Before I tell you what we did last weekend, I should probably explain that I grew up with a skewed understanding of what a day trip is.

I have a vivid childhood memory of the Easter Sunday when we woke up, went to Mass, jumped in the car, drove 5 ½ hours to New Haven, Conn., had a picnic lunch with my two older sisters, who were in college, climbed back into the car, and drove home.

Now let’s fast forward 20-ish years to this past weekend.

Our niece, who was born a few weeks ago, was being baptized on Sunday. And John is honored to be her godfather.

Of course we would be there. The only question was: How?

The church was in New England. If we hit no traffic and barely stopped, we could make it in about seven hours—one way.

And John had to work until late Saturday afternoon.

Even though the situation wasn’t ideal, we were determined. I requested couch/floor/bed space at my sister’s house, which is sort of a midpoint, for Saturday. We drove four hours on Saturday evening and our boys were overjoyed to arrive at their cousins’ house—complete with a Wii, a luxury they only dream of, and a cage full of rats just waiting to be petted.

We finally fell asleep, woke up early Sunday, and drove three hours to the church.

When we arrived, I said to Daniel, “This is your first time at this church, so don’t forget to make your three wishes.”

“All I want,” our kindergartener said, reaching for the church door, “is to find a bathroom.”

Well, at least that wish came true.

We went to Mass, watched as our niece and cousin became a child of God, let our boys play tag with their cousins in the grass outside the church, and then spent 90 minutes partying at my brother’s house with a delightful group of family and friends.

Then we climbed in the car and headed home.

It was a long drive. We stopped once to change drivers and once to get food that wouldn’t be considered edible if there were any other options. My usual policy is to stop fairly frequently so we all can stretch our legs. But we just wanted to get home.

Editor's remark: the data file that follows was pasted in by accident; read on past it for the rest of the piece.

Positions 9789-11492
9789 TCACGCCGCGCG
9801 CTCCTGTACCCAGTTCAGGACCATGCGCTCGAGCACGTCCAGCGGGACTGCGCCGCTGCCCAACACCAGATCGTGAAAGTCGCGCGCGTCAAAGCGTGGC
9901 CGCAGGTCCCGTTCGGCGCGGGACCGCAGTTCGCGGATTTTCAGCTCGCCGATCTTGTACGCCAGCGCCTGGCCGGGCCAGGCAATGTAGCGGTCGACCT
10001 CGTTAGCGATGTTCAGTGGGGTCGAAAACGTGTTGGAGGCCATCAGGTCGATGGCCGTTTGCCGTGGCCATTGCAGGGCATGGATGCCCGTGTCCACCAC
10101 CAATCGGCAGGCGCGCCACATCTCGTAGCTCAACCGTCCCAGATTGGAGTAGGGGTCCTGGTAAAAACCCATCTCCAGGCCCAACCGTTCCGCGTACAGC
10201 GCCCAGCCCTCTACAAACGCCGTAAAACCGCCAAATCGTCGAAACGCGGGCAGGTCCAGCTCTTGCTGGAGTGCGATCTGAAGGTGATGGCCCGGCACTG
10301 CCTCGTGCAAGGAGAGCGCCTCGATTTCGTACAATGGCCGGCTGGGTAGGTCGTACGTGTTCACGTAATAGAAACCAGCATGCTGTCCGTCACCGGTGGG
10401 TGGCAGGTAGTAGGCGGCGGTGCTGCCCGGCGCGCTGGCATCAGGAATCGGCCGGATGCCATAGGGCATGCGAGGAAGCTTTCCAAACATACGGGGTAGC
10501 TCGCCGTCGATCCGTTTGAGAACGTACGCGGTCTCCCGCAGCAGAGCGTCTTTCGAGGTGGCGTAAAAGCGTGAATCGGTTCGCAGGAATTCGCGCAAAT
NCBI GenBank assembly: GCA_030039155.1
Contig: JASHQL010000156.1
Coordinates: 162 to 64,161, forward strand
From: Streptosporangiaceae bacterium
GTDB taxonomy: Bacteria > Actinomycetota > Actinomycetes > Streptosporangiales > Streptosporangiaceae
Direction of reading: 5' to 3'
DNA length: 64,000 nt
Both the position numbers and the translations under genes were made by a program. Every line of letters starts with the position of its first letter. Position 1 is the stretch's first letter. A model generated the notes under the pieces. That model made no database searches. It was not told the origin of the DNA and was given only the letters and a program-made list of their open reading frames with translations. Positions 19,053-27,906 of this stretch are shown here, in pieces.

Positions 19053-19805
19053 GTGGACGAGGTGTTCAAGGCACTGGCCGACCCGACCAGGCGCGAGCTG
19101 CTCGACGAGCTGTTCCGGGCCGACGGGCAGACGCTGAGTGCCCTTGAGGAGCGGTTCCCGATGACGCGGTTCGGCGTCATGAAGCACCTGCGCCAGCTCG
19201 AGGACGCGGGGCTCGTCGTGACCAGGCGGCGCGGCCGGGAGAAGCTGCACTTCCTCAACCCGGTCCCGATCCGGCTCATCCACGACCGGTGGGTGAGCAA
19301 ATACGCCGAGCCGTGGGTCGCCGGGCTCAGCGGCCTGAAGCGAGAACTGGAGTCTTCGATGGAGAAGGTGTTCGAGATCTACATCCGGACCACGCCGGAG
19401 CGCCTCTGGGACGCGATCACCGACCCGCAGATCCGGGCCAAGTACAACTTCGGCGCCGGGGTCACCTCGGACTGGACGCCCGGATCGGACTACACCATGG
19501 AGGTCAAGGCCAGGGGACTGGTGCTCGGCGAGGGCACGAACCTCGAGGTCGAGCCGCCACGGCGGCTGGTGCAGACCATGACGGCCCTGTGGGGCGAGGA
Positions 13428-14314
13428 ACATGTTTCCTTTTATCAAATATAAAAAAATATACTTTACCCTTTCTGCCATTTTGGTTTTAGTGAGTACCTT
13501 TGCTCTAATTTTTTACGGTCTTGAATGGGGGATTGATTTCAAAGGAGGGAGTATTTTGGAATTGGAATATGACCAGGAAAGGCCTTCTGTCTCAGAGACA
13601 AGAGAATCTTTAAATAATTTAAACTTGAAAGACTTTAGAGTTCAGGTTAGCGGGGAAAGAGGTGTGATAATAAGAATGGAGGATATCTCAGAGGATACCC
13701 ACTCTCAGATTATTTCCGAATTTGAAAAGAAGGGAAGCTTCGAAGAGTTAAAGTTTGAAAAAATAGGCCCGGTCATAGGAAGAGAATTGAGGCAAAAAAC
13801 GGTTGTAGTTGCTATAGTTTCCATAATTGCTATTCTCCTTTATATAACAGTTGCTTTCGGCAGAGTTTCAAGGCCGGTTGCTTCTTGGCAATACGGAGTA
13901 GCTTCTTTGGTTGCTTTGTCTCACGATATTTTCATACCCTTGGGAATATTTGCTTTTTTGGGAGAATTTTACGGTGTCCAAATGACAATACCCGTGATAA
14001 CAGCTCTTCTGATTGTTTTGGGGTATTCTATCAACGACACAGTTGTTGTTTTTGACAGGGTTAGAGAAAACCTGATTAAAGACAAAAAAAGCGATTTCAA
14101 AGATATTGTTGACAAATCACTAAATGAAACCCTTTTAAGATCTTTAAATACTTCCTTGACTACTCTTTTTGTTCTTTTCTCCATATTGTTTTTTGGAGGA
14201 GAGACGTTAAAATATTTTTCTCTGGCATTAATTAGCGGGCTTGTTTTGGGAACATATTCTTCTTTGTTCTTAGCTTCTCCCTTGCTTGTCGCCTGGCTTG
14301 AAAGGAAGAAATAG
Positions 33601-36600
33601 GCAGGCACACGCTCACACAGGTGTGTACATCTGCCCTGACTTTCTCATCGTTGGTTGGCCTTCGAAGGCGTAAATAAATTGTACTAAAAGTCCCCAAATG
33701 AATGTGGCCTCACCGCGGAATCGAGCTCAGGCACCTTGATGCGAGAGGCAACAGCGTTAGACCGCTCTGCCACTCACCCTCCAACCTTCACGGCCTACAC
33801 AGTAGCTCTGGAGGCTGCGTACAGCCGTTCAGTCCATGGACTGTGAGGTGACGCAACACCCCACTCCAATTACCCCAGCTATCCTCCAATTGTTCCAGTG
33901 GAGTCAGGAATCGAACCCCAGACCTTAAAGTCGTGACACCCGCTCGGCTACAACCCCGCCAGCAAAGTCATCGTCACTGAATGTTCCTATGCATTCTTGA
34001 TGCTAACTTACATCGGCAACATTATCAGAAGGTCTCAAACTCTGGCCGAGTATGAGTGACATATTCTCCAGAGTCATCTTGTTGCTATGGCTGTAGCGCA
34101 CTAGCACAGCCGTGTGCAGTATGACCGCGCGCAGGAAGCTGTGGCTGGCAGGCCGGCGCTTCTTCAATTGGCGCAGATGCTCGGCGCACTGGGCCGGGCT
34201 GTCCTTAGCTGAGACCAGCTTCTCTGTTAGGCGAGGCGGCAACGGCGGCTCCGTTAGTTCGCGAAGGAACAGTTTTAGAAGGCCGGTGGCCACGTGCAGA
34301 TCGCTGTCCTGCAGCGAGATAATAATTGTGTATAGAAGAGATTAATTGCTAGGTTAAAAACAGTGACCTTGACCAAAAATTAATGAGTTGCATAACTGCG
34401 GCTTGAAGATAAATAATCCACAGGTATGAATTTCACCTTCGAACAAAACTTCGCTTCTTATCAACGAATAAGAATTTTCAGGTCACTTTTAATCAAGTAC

Seven hours after we left New England, we pulled into our driveway. The entire 750-mile trip took 29 hours. It was exhausting.

It was also so, so worth it. We met our precious baby niece. John held the candle at her baptism and promised to help her grow in her faith. Our boys had the chance to spend time with eight of their cousins—and we were able to be with family we don’t see often enough. We made some great memories. And we learned that we will never consider Connecticut a day trip from Baltimore, but our children handled the long ride remarkably well.

As one final bonus, during the endless hours in the car, as our children gobbled their way through a smorgasbord of snacks with scarcely any nutritional value, we spent some time reading the two-page study guide for our second grader’s religion test on Monday. The topic? Baptism.

Let's hope he aced it.

September 16, 2015 11:13
By Rita Buettner

Hellos and goodbyes and other thoughts inspired by butterflies

Our first butterfly emerged while I was cooking a can of soup in the kitchen. The second one came out while we were at Mass and a picnic lunch. The third and fourth shed their chrysalides while we were at work and school.

Now we are waiting to meet our fifth and final butterfly.

Part of me wants to sit by their cage waiting for it to break free. This is, after all, our last shot at seeing one of these butterflies climb out of a chrysalis.

But my schedule doesn’t allow for this. The magic may just have to happen without us here—as it has four times before.

Besides, if there is one thing I have learned this week, as we have waited for and welcomed our butterflies, it’s that nature has things well in hand. My role is to be an observer and to provide a few flowers, pieces of fruit, and some man-made nectar for our guests.

For the most part, though, I am not needed. Somehow—and I can’t figure out how—these caterpillars become chrysalides and then butterflies.

No one teaches them what to do. They just know.

And then they come out of the chrysalides, leaving the husks behind. And they are gorgeous.

They are delicate but strong, colorful on one side and more muted on the other.

They can be still for long stretches and then suddenly very active, flying and flapping their vibrant wings.

At the end of the week we will let them go.

“We should have a butterfly release party,” I say to Leo.

“Why would we do that?” he says. “We love them.”

Why, indeed, would we celebrate saying goodbye to these treasured little butterflies? But they will be ready to go. And, even though we will be sad, we will also be happy for them.

Today at work I also said goodbye—to a friend and colleague. He, too, has to fly. It’s hard for me to understand. I want him to stay—and so do many others. He is a source of strength to many, and over the past few years he has been there through some of my happiest and most difficult moments.

Still, he is a Jesuit priest and he has a calling that transcends my wants and needs. He explained it to me quite simply. The easy choice for him would be to stay. The more daring choice is to go.

He is an inspiration to me. He makes me wonder whether I am challenging myself enough.

With gratitude and genuine happiness for him, I wish him well. But unlike with the butterflies, I know we will stay in touch.

Besides, as C.S. Lewis said, “Christians never say goodbye.”

June 09, 2015 11:12
By Rita Buettner

As a pro-life church, let's consider how we talk about adoption